How to Build Muscle for Beginners

Written by Paul Dermody

Ironically, chasing that toned look leads people to neglect lifting weights and focus on random high-intensity workouts.
That is a bad idea.

First, the desired toned look is the presence of as much muscle as possible.

Building muscle is a painfully slow process. Do not be discouraged. Embrace it.

Many people misplace their efforts with exercise and nutrition, but in simplest terms, think about it like this.

Nutrition regulates fat mass—loss or gain (it also plays a key role in muscle tone).
Non-exercise activity aids calorie burn effortlessly (taking the stairs, general daily movement).
Exercise is for a specific desired adaptation.

That last line is crucial.
Exercise works best when you do it for the specific desired outcome.

Stop chasing novelty (if you want measurable results)

What do I mean?
Many people want to tone their legs and end up doing random jump squat workouts with no long-term rhyme or rhythm.
Logically, if you wanted to improve at tennis say, you would play tennis. You adapt and get better.
Similarly, if you wanted to be a better boxer, you would box with those who provide an adequate challenge. You cannot improve if you don’t find better opponents.
Your skill is determined by how you train and the quality of the training.

Muscle tone is similar.
The secret is not in random workouts but in the repeatability of the workouts.

This brings me to the first key idea

1. Progressive overload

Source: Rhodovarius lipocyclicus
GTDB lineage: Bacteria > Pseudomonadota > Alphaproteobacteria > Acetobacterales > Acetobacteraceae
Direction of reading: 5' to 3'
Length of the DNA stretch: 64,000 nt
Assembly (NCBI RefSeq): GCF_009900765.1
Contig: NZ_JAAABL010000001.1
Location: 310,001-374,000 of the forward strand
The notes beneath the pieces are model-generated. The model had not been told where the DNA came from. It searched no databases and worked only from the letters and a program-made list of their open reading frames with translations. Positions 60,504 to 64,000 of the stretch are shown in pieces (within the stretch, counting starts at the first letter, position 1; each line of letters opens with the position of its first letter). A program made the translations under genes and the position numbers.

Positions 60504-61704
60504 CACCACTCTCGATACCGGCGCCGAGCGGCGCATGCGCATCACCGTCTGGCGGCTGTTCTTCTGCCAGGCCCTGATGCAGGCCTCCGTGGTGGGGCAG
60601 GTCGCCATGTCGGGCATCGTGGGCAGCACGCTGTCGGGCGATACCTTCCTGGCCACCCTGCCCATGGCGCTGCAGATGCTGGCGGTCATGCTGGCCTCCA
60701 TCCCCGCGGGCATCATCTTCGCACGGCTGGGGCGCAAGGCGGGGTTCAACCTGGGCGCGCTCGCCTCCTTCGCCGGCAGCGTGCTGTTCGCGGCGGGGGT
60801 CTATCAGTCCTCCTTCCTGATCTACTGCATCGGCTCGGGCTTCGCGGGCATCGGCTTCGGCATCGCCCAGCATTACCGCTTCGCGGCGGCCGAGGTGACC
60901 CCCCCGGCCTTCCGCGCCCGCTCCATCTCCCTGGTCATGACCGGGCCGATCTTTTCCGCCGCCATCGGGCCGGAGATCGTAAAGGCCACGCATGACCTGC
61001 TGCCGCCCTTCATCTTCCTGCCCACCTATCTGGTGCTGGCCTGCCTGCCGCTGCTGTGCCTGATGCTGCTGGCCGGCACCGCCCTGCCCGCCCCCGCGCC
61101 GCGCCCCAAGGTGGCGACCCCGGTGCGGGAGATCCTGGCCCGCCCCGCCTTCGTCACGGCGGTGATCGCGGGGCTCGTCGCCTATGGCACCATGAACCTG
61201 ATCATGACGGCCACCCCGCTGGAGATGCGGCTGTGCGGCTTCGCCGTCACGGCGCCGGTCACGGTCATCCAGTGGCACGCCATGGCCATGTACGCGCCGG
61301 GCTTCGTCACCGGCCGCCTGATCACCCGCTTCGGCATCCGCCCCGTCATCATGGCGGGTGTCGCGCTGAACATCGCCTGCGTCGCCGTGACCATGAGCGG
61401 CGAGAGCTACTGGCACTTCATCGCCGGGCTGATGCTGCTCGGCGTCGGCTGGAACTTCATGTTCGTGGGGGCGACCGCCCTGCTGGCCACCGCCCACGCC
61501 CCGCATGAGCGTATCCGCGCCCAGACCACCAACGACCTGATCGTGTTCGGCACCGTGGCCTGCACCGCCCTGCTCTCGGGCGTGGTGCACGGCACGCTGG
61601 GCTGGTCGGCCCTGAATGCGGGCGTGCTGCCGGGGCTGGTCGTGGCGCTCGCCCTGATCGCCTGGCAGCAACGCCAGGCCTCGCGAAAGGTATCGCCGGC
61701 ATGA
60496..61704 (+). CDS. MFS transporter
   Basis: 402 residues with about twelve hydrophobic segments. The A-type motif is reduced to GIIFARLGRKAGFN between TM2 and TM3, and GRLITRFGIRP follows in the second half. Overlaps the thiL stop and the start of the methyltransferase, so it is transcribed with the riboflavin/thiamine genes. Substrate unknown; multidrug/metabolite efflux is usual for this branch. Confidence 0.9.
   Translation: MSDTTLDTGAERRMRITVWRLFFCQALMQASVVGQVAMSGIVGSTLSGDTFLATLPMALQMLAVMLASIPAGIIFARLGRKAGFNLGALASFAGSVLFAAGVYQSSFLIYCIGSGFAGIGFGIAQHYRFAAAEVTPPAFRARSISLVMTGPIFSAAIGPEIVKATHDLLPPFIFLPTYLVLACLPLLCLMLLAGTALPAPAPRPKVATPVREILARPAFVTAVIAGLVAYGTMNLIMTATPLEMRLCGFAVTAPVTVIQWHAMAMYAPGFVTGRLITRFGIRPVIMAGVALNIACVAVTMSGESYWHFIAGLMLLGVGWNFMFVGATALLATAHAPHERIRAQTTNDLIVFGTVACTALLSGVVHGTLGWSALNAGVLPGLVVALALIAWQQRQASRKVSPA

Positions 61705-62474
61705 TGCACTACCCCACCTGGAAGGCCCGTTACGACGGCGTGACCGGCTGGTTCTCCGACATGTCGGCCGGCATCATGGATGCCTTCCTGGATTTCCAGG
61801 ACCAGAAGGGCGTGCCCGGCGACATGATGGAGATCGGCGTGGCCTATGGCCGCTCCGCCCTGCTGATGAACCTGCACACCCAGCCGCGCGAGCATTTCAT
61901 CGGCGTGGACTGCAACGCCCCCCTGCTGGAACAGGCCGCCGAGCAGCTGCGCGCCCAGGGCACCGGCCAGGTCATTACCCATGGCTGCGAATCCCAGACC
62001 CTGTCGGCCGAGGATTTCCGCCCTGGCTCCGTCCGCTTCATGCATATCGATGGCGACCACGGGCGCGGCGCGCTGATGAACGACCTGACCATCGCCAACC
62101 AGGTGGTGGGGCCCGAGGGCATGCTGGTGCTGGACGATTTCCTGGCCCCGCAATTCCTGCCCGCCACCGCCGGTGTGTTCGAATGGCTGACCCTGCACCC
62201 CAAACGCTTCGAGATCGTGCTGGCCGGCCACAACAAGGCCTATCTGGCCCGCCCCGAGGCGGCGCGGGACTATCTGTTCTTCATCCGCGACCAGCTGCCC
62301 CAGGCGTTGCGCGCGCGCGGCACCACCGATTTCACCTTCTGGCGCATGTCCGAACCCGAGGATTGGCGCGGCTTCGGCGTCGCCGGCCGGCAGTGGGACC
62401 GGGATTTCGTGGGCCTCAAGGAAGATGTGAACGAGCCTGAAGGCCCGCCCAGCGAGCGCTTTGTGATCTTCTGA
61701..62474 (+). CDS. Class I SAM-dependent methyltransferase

Workouts must get more challenging over time—progressive overload. Your body will not change unless you give it a reason to. If you are brand new to fitness, a light walk might be enough stimulus to increase your fitness. If you are in the weight room for the first day, learning the movement patterns is a new stimulus.
Workouts must get progressively more challenging.
This does not just mean lifting heavier each week.
It means getting stronger over time, whilst improving technical skills and control.
Have you ever tried to pause at the top of a pull-up?
Or at the bottom of a squat?
Remember, the weight or bar is not what is changing your body.
These are arbitrary tools.
What changes your body is the stimulus they provide.
They are tools offering resistance—tools that give your body a chance to get stronger.
You are contracting muscles first, then adding weight second.
If you cannot perform an exercise correctly without weight, it is too soon to add weight.

2. Form

Set a standard for each repetition to adhere to.
E.g., For squats, make sure you hit the same appropriate depth for each repetition.
If you increase the weight and maintain the same range of motion, you are progressing.
If you increase weight and you shorten the range to facilitate the extra weight, you are compensating with poor form.
It is not the bar changing your body. It is your muscle contracting through a full range of motion using that weight as a tool.
Over months and years, you will be able to assess if you have added weight to the same/better technique.

3. RPE

This stands for ‘rate of perceived exertion’.
It tells you how difficult the exercise is and helps manage progress and fatigue.
Rather than aim to add weight each week, use this scale to help you assess when the time has come to add weight.

10 Could not do more reps or load without form failure
9.5 Could not do more reps, could do slightly more load
9 Could do 1 more rep
8.5 Could do 1 more rep, a chance at 2
8 Could do 2 more reps
7.5 Could do 2 more reps, a chance at 3
7 Could do 3 more reps
5-6 Could do 4-6 more reps
1-4 Very light effort

If you perform a set of squats with 20kg, the first sessions might be spent improving form and confidence within the lift. Soon, the RPE might shift from an 8 or 9 to a 7 due to an increase in skill, competence, and strength. This tells you the time has come to add weight to the bar.